In 1029 some Bavarian border conflicts undermined the good relations with Stephen I of Hungary. One year later Conrad launched a campaign against Hungary. The Hungarians successfully used scorched earth tactics, and the emperor had to withdraw with his army. Finally the Hungarian army forced him to surrender at Vienna. After his defeat Conrad was obliged to cede some border territory to Hungary.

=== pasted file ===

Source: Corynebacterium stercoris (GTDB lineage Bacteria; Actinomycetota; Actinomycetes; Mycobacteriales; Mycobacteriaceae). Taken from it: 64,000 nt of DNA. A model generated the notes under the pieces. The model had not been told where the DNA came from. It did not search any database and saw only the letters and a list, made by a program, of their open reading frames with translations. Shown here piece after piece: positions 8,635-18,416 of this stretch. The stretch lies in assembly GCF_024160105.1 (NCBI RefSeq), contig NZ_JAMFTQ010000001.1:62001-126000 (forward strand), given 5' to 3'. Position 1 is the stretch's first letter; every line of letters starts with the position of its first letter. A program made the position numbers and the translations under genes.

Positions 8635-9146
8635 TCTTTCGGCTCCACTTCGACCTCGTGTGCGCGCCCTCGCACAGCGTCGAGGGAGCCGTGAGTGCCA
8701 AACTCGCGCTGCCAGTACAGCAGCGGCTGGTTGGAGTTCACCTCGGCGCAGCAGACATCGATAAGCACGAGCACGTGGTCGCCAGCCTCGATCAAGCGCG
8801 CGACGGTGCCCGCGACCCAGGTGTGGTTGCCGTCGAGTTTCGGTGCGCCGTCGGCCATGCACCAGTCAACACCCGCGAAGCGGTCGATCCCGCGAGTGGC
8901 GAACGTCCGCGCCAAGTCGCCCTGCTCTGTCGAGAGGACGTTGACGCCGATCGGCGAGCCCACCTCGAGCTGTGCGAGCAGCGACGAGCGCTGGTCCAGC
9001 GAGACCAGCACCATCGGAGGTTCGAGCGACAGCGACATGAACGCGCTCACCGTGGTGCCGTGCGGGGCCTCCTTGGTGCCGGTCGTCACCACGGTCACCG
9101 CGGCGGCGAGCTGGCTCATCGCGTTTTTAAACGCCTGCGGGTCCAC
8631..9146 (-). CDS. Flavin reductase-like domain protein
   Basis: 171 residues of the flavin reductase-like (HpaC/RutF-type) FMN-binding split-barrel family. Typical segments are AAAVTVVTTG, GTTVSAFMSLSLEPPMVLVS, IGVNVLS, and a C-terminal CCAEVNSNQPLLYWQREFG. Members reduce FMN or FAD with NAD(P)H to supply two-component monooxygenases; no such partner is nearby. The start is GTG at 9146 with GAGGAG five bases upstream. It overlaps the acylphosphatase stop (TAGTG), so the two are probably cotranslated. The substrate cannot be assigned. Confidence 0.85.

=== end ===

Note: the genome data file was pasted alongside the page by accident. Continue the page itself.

When Rudolph III, King of Burgundy died on 2 February 1032, Conrad claimed the Kingship on the basis of an inheritance that Henry II had extorted from the former in 1006, after having invaded Burgundy to enforce his claim after Rudolph attempted to renounce it in 1016. Despite some opposition, the Burgundian and Provençal nobles paid homage to Conrad in Zürich in 1034. This Kingdom of Burgundy, which under Conrad's successors would become known as the Kingdom of Arles, corresponded to most of the southeastern quarter of modern France and included western Switzerland, the Franche-Comté, and Dauphiné. It did not include the smaller Duchy of Burgundy to the north, ruled by a cadet branch of the Capetian King of France. (Piecemeal over the next centuries, most of the former Kingdom of Arles was incorporated into France, but the King of Arles remained one of the Holy Roman Emperor's subsidiary titles until the dissolution of the Empire in 1806.)